Friday, June 13, 2008
You See Things in the Darkness
Hi, Readers! Here's another installment from Second Day Reported, suitable for this Friday the thirteenth. Thanks for reading.
In the fifth grade, I begged my mother to buy me Flowers in the Attic. The cover piqued my interest -- a blonde-haired girl's face peeking though a glossy black cover. On the back, the blurbs said, Such wonderful children! Such a beautiful mother. Such a lovely house. Such endless terror! The book's bizarre premise went something like this -- the monster is the oldest daughter in a family of four children. When her father dies, the mother has to return to her rich parents to live. The children must be locked away in the attic so that the mother can find another husband. Madness ensues and the two oldest siblings begin a consensual incestuous affair that continues through their adult life, three sequels in all.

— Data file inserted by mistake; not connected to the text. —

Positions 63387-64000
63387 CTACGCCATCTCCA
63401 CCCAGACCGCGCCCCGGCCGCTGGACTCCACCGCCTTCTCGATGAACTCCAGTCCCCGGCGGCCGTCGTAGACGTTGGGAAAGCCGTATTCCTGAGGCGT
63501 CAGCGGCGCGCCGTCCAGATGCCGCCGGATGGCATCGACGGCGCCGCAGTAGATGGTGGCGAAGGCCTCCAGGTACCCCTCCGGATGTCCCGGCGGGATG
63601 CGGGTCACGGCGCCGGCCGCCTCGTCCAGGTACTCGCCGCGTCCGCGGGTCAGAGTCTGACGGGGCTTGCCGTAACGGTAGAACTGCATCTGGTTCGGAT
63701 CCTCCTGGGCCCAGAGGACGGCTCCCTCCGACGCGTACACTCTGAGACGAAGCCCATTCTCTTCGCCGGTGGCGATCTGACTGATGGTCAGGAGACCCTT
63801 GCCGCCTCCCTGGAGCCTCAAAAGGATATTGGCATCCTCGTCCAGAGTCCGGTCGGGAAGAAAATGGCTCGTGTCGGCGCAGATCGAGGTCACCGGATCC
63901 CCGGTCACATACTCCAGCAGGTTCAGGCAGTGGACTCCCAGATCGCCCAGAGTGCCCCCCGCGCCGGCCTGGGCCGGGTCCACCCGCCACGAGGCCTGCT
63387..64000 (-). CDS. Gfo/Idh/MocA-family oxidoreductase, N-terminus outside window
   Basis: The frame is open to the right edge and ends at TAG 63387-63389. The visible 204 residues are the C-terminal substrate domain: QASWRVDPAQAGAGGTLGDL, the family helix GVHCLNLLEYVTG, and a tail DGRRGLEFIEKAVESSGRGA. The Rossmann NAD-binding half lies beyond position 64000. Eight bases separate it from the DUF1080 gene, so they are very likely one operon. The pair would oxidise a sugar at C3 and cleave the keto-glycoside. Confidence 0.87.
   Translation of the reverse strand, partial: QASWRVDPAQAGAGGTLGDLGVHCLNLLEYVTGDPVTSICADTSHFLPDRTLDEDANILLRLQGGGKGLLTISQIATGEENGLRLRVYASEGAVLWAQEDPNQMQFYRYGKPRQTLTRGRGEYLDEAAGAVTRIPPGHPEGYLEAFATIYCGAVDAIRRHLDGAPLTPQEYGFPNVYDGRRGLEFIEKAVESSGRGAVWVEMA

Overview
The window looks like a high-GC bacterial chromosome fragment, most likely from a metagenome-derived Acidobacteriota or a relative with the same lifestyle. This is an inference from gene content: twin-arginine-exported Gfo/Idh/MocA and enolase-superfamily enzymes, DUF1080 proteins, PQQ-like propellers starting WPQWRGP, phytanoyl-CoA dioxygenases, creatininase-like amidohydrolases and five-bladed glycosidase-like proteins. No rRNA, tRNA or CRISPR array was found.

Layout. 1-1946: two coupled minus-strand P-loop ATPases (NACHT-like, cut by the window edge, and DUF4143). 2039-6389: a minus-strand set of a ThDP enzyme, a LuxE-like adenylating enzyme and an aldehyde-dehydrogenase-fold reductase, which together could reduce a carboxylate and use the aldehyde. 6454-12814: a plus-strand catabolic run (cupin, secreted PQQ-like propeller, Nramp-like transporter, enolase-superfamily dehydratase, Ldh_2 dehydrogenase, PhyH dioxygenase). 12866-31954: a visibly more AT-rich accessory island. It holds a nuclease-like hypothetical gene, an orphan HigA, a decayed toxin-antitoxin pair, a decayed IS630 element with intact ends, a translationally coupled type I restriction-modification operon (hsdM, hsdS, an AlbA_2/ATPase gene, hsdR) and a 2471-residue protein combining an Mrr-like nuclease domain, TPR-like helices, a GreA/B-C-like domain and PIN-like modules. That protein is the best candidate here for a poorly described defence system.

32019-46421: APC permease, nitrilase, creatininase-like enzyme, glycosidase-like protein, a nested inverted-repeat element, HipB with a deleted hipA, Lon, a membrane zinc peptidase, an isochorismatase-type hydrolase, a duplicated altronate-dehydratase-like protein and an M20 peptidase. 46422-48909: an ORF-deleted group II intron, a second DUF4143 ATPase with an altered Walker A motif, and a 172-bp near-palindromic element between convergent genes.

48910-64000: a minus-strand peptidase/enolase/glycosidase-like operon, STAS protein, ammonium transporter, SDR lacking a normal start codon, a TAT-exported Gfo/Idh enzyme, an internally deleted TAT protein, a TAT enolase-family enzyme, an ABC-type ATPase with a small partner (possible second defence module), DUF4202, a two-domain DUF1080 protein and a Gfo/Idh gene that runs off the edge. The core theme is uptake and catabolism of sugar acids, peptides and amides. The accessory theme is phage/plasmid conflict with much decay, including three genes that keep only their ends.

When mother caved in, I read the book over and over, sympathetic and enchanted by the whole claustrophobic world. In the novel, the kids cut out different construction paper flowers to indicate the changing of the seasons. Even in the most suffocating of worlds things changed. Years later I would learn that V.C. Andrews had been confined to a wheelchair for much of her life because of injuries related to a fall down some stairs in her twenties. She lived with her mother all her life. Though she rarely granted interviews, she did tell people that she always knew she'd be crippled as an adult because as a child she'd seen her reflection with a pair of crutches. She'd write at night in front of a mirror to harness her psychic energy. You see things in the darkness, she said. The narrator leaves no boundary intact. In this world, much like the real one, anything goes.
Benedictions and Maledictions
Happy Friday the 13th! Rest in Peace, Tim Russert.